Fourth Grade “Flaunting”

Left to right: Tim, Zara, and Callia Kanaaneh, photo courtesy of the Kanaaneh family
 Tim, Zara, and Callia Kanaaneh, photo courtesy of the Kanaaneh family

Contest winner Callia Kanaaneh, right, with her siblings, Tim and Zara

“Don’t Hide It, Flaunt It” celebrates kids’ differences. The organization, which was founded by my mother, sponsors a “Kids Flaunt Essay Contest” each year with Scholastic. Students are invited to write an essay that describes how “the things that make me different make me, me.”

The annual contest, which is open to fourth-graders around the country, is meant to show that kids’ differences can be a source of strength, not shame. This year, winners Callia Kanaaneh from San Jose, California, and Rayyan Sayeed of Bolingbrook, Illinois, demonstrated how they flaunt who they are.

Rayyan Sayeed

Contest winner Rayyan Sayeed wrote about his Muslim faith.

In her essay, “My Brother Is Different and That’s the Way I Like It,” Callia, now 10, described what she has learned from her brother, Tim, who has autism.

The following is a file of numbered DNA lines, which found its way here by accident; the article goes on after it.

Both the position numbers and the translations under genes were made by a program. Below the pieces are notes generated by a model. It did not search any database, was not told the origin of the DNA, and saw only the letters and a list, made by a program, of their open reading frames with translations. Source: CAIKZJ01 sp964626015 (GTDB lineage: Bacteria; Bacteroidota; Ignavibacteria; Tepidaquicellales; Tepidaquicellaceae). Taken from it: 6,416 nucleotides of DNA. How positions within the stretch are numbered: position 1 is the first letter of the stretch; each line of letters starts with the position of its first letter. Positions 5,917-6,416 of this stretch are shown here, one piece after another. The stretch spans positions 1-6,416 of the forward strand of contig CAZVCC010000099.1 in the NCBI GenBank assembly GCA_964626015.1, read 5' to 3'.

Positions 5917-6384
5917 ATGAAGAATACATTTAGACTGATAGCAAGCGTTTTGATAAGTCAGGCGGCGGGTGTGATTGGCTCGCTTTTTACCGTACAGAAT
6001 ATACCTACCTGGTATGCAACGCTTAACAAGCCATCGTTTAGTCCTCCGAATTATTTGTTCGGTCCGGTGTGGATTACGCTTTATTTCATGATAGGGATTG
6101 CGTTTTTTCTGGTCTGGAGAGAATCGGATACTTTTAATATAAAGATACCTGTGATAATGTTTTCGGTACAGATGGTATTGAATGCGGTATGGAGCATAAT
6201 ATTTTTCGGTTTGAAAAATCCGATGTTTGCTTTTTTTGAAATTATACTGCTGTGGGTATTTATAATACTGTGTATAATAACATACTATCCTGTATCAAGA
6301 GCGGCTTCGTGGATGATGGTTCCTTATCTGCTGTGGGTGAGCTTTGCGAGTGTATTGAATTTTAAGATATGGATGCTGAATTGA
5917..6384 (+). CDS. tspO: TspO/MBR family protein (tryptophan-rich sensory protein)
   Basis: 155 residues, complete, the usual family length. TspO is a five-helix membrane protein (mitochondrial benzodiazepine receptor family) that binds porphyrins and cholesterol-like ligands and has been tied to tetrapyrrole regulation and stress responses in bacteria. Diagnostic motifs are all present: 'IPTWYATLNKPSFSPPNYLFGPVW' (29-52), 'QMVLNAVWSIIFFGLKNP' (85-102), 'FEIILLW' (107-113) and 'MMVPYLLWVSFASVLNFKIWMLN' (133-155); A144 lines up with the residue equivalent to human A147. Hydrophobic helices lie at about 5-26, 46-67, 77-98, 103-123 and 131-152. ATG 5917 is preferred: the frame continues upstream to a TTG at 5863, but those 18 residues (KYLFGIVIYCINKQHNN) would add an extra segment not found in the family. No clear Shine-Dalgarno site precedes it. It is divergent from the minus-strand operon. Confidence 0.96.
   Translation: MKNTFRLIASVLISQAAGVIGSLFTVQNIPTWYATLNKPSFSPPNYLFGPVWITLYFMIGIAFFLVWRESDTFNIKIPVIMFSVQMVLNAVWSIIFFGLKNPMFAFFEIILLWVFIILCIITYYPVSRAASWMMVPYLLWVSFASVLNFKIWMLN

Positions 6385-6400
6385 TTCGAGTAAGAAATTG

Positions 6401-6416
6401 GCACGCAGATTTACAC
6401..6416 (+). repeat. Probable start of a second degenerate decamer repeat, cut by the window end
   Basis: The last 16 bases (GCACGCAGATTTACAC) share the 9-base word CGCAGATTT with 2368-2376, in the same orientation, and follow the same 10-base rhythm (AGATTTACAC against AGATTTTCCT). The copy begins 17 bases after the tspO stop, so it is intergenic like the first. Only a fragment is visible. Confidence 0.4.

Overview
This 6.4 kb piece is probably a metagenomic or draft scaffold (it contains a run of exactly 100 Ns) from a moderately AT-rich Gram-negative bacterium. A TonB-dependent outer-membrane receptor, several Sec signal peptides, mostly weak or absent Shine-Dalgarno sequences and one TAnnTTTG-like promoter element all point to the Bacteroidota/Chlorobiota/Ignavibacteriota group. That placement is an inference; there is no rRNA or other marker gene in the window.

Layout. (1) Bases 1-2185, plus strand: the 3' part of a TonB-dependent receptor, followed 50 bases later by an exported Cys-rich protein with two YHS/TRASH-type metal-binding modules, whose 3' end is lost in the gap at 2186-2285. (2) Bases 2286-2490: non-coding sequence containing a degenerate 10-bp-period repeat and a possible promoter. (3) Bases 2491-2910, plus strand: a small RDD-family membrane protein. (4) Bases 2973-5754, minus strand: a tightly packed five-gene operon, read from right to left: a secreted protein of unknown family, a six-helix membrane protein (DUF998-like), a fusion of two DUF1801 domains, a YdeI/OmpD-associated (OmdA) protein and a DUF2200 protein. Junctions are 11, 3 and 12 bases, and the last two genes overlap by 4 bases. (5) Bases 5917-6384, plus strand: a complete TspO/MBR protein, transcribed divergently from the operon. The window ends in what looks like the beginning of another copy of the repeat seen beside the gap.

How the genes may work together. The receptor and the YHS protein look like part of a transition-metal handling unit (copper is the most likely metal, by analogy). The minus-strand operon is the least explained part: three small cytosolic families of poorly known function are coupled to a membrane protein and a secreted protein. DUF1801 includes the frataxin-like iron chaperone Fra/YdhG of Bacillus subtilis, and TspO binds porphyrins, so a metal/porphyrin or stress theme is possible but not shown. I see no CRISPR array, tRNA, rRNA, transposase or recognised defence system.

“Tim has taught me that you shouldn’t judge people because of first impressions,” Callia told me via email, “and that caring about what other people think about you is good for nothing.”

Negative assumptions made about Tim are a source of frustration for Callia. “I wish that people knew that he’s always at least trying to do his best and that he’s very intelligent,” she observed.



In his essay, “Flaunt Your Differences,” 10-year-old Rayyan writes that he is proud to be Muslim despite being teased for things like his traditional clothing. Rayyan says that it can be hard to handle the reactions of others, but he has learned to be strong.

Rayyan believes that educating children about different cultures can help create a more accepting society: “We have learned to use these times—‘teachable moments,’ as my teacher calls them—to show people what our faith is about.”

Photos courtesy of the Kanaaneh and Sayeed families